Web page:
You can sign up to receive air pollution advisories on DEQ's website: https://www.oregon.gov/deq/Pages/index.aspx Go to the get involved button at the far right. Click on that and hit sign up for alerts. It will ask for your email and have you create a password. Air pollution advisories are under hot topics.

      You can also see current air quality alerts on your local National Weather Service website. The alerts and advisories should be right by the map on the home page.



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    4. Step out your front door James if you want to know what the smoke is doing.

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  2. Take it down a notch James.

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  3. I live in Newport, Oregon, up river on the Yaquina. I thought I smelled smoke yesterday and later in the day I started having an allergy/asthma attack, similar to last year when we had smoke drift here. Are you aware of any reports of smoke drift toward this area?

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    1. I apologize for missing your comment earlier. This is too late to address your earlier concern, but I wanted to make sure you saw DEQ's latest advisory because it includes portions of the Coast: https://www.oregon.gov/newsroom/Pages/NewsDetail.aspx?newsid=2878.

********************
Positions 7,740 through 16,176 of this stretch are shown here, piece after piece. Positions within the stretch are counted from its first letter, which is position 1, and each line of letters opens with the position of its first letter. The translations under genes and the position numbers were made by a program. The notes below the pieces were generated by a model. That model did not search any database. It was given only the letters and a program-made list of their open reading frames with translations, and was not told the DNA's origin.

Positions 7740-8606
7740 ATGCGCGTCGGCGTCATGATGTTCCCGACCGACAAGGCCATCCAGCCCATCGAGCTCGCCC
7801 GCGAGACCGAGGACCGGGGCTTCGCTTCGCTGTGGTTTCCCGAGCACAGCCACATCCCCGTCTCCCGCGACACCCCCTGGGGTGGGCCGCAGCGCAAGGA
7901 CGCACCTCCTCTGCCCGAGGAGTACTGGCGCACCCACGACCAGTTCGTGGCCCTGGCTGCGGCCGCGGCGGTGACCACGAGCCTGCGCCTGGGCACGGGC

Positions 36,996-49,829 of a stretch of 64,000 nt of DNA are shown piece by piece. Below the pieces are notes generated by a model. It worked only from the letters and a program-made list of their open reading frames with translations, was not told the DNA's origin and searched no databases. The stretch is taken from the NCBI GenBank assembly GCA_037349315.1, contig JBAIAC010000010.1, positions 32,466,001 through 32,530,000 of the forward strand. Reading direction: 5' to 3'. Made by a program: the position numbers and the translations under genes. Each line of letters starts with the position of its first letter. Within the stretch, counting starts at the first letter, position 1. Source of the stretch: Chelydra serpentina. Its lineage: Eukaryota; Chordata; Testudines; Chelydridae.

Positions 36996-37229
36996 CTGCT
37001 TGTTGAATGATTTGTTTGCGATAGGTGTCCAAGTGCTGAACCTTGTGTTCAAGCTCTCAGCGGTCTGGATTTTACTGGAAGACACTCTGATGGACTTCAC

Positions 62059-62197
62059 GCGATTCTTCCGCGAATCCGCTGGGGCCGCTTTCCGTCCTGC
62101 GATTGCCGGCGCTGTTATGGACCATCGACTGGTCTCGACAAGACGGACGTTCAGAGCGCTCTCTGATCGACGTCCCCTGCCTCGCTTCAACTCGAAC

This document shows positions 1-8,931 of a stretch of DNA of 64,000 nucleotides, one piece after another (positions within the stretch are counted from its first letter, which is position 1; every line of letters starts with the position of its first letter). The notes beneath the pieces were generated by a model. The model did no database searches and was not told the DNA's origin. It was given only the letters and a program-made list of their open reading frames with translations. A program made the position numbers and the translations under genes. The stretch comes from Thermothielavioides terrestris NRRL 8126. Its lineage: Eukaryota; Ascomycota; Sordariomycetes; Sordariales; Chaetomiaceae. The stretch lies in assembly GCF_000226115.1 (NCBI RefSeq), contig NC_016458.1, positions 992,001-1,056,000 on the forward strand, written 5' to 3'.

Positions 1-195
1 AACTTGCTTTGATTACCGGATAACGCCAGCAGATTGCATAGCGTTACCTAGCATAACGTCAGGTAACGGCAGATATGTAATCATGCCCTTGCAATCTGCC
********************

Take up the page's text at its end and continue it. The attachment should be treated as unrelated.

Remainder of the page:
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  4. I am trying to figure out the smoke quality in LINCOLN City as I am sensitive to smoke.

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    1. On parts of the Coast or other areas where there aren't air quality monitors there are a few things you can do gauge air quality. One is to use visibility as a gauge. Learn how here: https://oregonsmoke.blogspot.com/2017/08/gauging-visibility-is-as-easy-as-5-3-1.html Also, you may have seen that DEQ issued an air quality advisory that includes Lincoln County earlier today. Particularly if you're in a sensitive group please take precautions. You can see the advisory and learn more at: https://www.oregon.gov/newsroom/Pages/NewsDetail.aspx?newsid=2878.